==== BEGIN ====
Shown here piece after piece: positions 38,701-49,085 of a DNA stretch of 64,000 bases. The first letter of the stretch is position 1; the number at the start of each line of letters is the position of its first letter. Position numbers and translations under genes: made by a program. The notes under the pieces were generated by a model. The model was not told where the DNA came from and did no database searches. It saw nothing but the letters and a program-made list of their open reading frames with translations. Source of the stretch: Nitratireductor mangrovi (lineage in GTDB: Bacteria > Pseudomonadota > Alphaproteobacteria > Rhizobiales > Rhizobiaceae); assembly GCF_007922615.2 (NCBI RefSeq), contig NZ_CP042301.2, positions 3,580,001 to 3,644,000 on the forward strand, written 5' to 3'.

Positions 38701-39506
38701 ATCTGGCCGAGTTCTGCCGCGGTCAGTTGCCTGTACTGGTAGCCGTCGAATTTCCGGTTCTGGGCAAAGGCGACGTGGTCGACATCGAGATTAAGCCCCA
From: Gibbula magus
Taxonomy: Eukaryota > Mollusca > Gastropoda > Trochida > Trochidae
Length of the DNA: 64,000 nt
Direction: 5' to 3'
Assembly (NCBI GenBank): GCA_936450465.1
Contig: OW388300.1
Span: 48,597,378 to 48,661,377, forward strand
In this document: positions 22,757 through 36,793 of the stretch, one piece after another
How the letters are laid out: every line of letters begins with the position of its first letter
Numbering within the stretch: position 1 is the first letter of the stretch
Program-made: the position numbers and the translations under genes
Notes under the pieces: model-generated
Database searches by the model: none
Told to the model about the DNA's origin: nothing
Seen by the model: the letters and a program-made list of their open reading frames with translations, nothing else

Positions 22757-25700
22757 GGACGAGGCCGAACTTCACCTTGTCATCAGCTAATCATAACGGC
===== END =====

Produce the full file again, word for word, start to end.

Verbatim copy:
Shown here piece after piece: positions 38,701-49,085 of a DNA stretch of 64,000 bases. The first letter of the stretch is position 1; the number at the start of each line of letters is the position of its first letter. Position numbers and translations under genes: made by a program. The notes under the pieces were generated by a model. The model was not told where the DNA came from and did no database searches. It saw nothing but the letters and a program-made list of their open reading frames with translations. Source of the stretch: Nitratireductor mangrovi (lineage in GTDB: Bacteria > Pseudomonadota > Alphaproteobacteria > Rhizobiales > Rhizobiaceae); assembly GCF_007922615.2 (NCBI RefSeq), contig NZ_CP042301.2, positions 3,580,001 to 3,644,000 on the forward strand, written 5' to 3'.

Positions 38701-39506
38701 ATCTGGCCGAGTTCTGCCGCGGTCAGTTGCCTGTACTGGTAGCCGTCGAATTTCCGGTTCTGGGCAAAGGCGACGTGGTCGACATCGAGATTAAGCCCCA
From: Gibbula magus
Taxonomy: Eukaryota > Mollusca > Gastropoda > Trochida > Trochidae
Length of the DNA: 64,000 nt
Direction: 5' to 3'
Assembly (NCBI GenBank): GCA_936450465.1
Contig: OW388300.1
Span: 48,597,378 to 48,661,377, forward strand
In this document: positions 22,757 through 36,793 of the stretch, one piece after another
How the letters are laid out: every line of letters begins with the position of its first letter
Numbering within the stretch: position 1 is the first letter of the stretch
Program-made: the position numbers and the translations under genes
Notes under the pieces: model-generated
Database searches by the model: none
Told to the model about the DNA's origin: nothing
Seen by the model: the letters and a program-made list of their open reading frames with translations, nothing else

Positions 22757-25700
22757 GGACGAGGCCGAACTTCACCTTGTCATCAGCTAATCATAACGGC